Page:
opinion : Andy West

European football season enters final push

Andy West

FEBRUARY 10 — Now it gets serious.

The European football season can be split roughly into three segments, all around three months in length.

The first phase, from August to October, is the start of the campaign when new signings are assimilated, often under the leadership of new managers, and teams start to find their feet.

In these early days we can start to see who is hot and who is not, which teams are ready to challenge for silverware and which are in need of further surgery either in terms of playing style or personnel.

From the conclusions drawn during that period, the middle stage between November and January — those cold and dark winter months — can often be a period of transition.

Managers are fired, players are bought and sold, team line-ups are modified and playing systems evolve as the early pace-setters attempt to maintain high standards and the stragglers strive to pull themselves back into contention.

Then, from the start of February onwards, it’s time for the serious action to start — the time of year when trophies are won and lost, and the changes imposed during the earlier stages of the season start to take effect as the big clubs focus their efforts on the Champions League as much as, or more than, their domestic competitions.

That’s where we are now.

In the English Premier League, Manchester City are already champions elect after establishing a 13-point lead, but behind them the battle for a top four finish promises to be intense.

There is a similar story in Spain’s La Liga, where Barcelona are running clear with a nine-point advantage over Atletico Madrid, and the main point of interest is whether Real Madrid can rouse themselves to avoid the ignominy of finishing outside the top four and missing out on next season’s Champions League.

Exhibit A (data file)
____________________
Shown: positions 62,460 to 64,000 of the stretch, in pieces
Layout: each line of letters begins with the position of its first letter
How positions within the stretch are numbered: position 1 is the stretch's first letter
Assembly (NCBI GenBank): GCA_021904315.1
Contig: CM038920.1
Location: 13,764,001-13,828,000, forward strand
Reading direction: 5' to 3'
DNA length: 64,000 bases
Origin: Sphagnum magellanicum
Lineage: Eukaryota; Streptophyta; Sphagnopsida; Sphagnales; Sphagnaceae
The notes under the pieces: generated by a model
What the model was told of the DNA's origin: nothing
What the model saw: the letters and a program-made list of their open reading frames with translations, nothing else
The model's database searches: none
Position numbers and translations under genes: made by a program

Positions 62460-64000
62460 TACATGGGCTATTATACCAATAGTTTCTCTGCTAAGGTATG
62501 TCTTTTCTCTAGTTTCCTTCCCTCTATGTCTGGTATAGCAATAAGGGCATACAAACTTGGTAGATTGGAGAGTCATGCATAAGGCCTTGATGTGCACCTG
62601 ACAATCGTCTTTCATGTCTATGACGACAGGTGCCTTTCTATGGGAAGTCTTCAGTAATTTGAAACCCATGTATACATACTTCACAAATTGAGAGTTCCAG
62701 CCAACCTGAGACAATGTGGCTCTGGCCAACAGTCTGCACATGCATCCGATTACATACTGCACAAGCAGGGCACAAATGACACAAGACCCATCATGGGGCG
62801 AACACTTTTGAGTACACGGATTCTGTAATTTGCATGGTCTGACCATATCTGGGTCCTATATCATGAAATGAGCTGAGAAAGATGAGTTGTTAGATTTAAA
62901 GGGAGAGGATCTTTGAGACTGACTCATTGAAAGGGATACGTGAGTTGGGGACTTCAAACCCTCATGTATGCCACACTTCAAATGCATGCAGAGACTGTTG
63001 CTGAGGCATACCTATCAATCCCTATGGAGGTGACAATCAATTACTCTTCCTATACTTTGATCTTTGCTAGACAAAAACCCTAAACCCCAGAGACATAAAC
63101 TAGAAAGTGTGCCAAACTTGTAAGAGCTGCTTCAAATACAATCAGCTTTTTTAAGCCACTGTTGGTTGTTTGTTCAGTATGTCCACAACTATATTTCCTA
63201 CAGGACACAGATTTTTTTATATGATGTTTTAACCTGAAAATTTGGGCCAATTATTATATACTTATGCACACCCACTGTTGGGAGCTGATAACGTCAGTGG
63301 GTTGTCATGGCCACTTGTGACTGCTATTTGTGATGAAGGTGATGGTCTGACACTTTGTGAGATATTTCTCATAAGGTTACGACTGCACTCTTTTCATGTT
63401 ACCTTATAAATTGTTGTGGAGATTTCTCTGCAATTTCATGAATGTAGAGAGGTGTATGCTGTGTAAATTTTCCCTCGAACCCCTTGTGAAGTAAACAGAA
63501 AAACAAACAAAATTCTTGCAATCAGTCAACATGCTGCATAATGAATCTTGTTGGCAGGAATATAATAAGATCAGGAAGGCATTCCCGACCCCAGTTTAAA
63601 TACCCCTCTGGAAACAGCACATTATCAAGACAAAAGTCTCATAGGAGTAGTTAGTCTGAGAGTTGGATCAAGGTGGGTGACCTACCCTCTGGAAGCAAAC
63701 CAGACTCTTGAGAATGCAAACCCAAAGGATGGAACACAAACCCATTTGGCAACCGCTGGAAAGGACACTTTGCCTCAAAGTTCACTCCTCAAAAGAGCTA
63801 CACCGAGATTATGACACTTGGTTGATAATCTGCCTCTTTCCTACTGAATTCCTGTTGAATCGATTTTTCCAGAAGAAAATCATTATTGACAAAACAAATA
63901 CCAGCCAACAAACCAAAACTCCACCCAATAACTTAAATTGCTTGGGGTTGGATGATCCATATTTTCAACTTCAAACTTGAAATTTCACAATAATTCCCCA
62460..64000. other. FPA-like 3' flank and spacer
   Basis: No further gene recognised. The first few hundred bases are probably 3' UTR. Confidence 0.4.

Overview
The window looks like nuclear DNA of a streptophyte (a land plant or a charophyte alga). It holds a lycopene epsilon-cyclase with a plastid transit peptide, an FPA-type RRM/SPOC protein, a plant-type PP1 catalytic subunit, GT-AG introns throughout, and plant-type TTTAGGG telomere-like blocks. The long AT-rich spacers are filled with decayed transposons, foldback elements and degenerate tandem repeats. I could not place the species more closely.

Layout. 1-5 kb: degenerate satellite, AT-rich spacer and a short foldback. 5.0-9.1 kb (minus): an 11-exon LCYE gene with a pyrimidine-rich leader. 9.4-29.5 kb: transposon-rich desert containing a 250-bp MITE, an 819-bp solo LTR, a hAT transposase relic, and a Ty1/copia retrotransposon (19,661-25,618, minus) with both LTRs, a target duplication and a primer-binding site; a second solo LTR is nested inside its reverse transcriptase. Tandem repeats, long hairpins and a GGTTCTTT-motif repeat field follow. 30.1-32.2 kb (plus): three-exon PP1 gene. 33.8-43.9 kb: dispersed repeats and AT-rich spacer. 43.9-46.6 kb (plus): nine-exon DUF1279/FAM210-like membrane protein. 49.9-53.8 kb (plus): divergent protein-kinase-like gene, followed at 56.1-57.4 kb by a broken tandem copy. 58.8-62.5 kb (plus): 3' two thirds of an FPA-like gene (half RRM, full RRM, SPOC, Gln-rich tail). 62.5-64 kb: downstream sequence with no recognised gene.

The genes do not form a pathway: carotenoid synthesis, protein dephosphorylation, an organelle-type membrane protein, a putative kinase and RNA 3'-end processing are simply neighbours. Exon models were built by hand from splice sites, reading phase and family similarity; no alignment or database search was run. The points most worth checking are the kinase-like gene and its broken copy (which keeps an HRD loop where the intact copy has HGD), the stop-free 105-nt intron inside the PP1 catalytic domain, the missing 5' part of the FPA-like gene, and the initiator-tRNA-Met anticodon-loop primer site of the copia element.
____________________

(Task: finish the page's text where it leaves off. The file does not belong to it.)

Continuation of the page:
In Germany, Bayern Munich are also well clear at the top, recovering from a slow start to the season (phase one) by winning 13 of their last 14 league games (phase two) to move an unassailable 18 points clear, similar to the 11 point margin enjoyed by Paris St Germain in France.

Only in Italy is there anything resembling a title race, with leaders Napoli just one point clear of Juventus but the chasing back — Inter Milan, Roma, Lazio — rapidly losing ground.

For many of those clubs, the main focus now is the Champions League, which resumes this week with several fascinating ties in the first knockout round: on Tuesday, Tottenham face Juventus and Manchester City travel to Basel, and the following day Real Madrid host Paris St Germain while Liverpool travel to Porto.

Then next week we’ve got Barcelona away at Chelsea, Bayern Munich taking on Besiktas, Manchester United travelling to Sevilla, and Roma facing Shakhtar Donetsk.

So that’s a batch of exciting ties, many of which are unpredictable with only Manchester City and Bayern Munich facing what could be described as anything like an “easy” route into the last eight.

For many of those clubs, domestic leagues are now little more than an opportunity to keep things ticking over and spread minutes around the squad, ideally keeping key players as fresh as possible for the games that really matter: the Champions League.

We shouldn’t overlook the Europa League, either. Although it falls a long way behind the Champions League in prestige, the fact that winners of the former are now automatically given a place in the latter has given the tournament an added dimension of importance.

Clubs like Arsenal, Atletico Madrid, Napoli and Borussia Dortmund will therefore be pushing hard to take that trophy — especially the Gunners, whose chances of qualifying for next season’s Champions League probably rest more realistically on winning the Europa League than managing a top four EPL finish.

Not all these clubs are in a good place as we head into the final sprint. Chelsea and Real Madrid, in particular, are in danger of seeing their seasons collapse in a whirl of disappointment with their respective managers Antonio Conte and Zinedine Zidane reportedly on the brink of being fired.

The demise of those two teams, both title-winners at the end of last season, shows again just how quickly things can unravel for no particular reason — back in August, it would have been hard to believe the suggestion that Conte and Zidane could be under so much pressure just six months later.

But neither of their teams have been able to mount any kind of defence of their titles, and they both also face extremely tough Champions League ties with Chelsea taking on Barcelona and Madrid facing Paris St Germain.

Those teams cannot be written off, though, because right now past form goes out of the window to a certain extent. Previous results count for less because this is the time of year that top players have been building towards for a long time.

From February onwards is when everything counts for more and the major titles are decided, when reputations are forged and maintained. This is where it gets serious.

* This is the personal opinion of the columnist.

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